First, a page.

Grief has its own agenda, she said. It does not STOP even if you tell it to STOP!

I was entitled to grieve even if it meant offending my sister by stepping in, being persistent with the medical staff on behalf of my mother, neglecting to say a proper goodbye to my daughter in law’s family, ignoring my friend’s concern about “false” responsibility, and my pastor’s injunction to STOP IT!

What I really needed was some emotional support so I could grieve the loss of my mother.

I needed the pain acknowledged. It is real. As unwelcome as it may be, it is not going away.

The pain was underlying my negative voices. The voice dialogue was a way of me keeping that pain out of my conscious awareness. It was a way to exile my grief and prevent it from flooding me with emotion. Now, I had permission to feel the emotional pain even if that pain made me feel uncomfortable!

I welcomed it. I gave it a listening ear. I reflected to myself what I was feeling without trying to fix it. I was able to engage the sadness and the sense of helplessness. I was able to see it all but not judge it. I sat with it for a while until the emotional energy subsided.

As I thought about this process, I realized I had discovered a place inside myself where I could stand over and against the pain and the voices.

It is a place where I can draw a boundary and say NO to intrusive thinking, NO to negative beliefs and NO to the voices that are AGAINST me.

It is a place where there is no clutter of competing ideas or forced choices, or inadequate effort.

There is room for error. I can make mistakes, I am free to fail. But mercy triumphs over judgment, so it is a safe place.

It is a place where shame is banished. Here I have permission to be unabashedly FOR myself.

I am worthy, and I am valuable; I have a right to do what I am doing. I am acceptable as I am.

I have a space that I am entitled to as a worthy human being, a footprint that I can rightly occupy and fill up.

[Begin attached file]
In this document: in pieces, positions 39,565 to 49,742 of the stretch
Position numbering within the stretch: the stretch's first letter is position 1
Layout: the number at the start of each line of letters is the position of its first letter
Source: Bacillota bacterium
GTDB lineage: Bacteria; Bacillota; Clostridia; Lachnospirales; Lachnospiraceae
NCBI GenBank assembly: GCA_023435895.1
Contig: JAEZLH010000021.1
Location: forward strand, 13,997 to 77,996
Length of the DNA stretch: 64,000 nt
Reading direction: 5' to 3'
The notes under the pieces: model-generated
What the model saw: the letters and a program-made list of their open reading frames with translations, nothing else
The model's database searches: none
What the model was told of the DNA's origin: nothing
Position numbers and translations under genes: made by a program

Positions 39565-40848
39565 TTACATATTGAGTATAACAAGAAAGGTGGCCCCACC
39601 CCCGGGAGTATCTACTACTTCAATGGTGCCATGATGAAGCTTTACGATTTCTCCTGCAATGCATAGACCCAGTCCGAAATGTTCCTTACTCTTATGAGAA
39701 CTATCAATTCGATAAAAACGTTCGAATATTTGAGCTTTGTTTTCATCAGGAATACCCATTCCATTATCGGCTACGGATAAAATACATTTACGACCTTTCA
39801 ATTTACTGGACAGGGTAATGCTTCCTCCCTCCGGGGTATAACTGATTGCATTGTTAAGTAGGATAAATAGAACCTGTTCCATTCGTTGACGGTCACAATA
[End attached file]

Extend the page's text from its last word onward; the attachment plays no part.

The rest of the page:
It is a place where I have my power, and I get to decide the outcome. It is a place where my truth is honoured, my story heeded.

In this place, I get to write the story of me for me, not for anyone else. I can reframe it to make better sense of it, a positive sense, a redemptive sense, as I am doing with this article.

It is a place where I can retreat for nurture and comfort. Here, I can believe in who I am and the choices I am making. I can trust me to be me because I know who I am.

It is a place where I can get my needs met. I can be seen, and I can be heard. I can be accepted.

This is a place of comfort for me—an empathetic place of warmth, of hopefulness, of compassion for myself.

It is a place where I have a voice, a confident voice, a wise voice, a joyful voice.

This is my secure base, my haven, my refuge, my strong tower, my centre.

Finally, it is my secret place. A sacred space where I can meet with God, I can love Him with my whole heart,  I can encounter Him in my own way, and I can take comfort in knowing that He too is unconditionally FOR me!

Kari Jobe sings about this place in her recent song, First Love. on the Album “The Blessing, released September 2020.

[Verse 1]
I’m returning to the secret place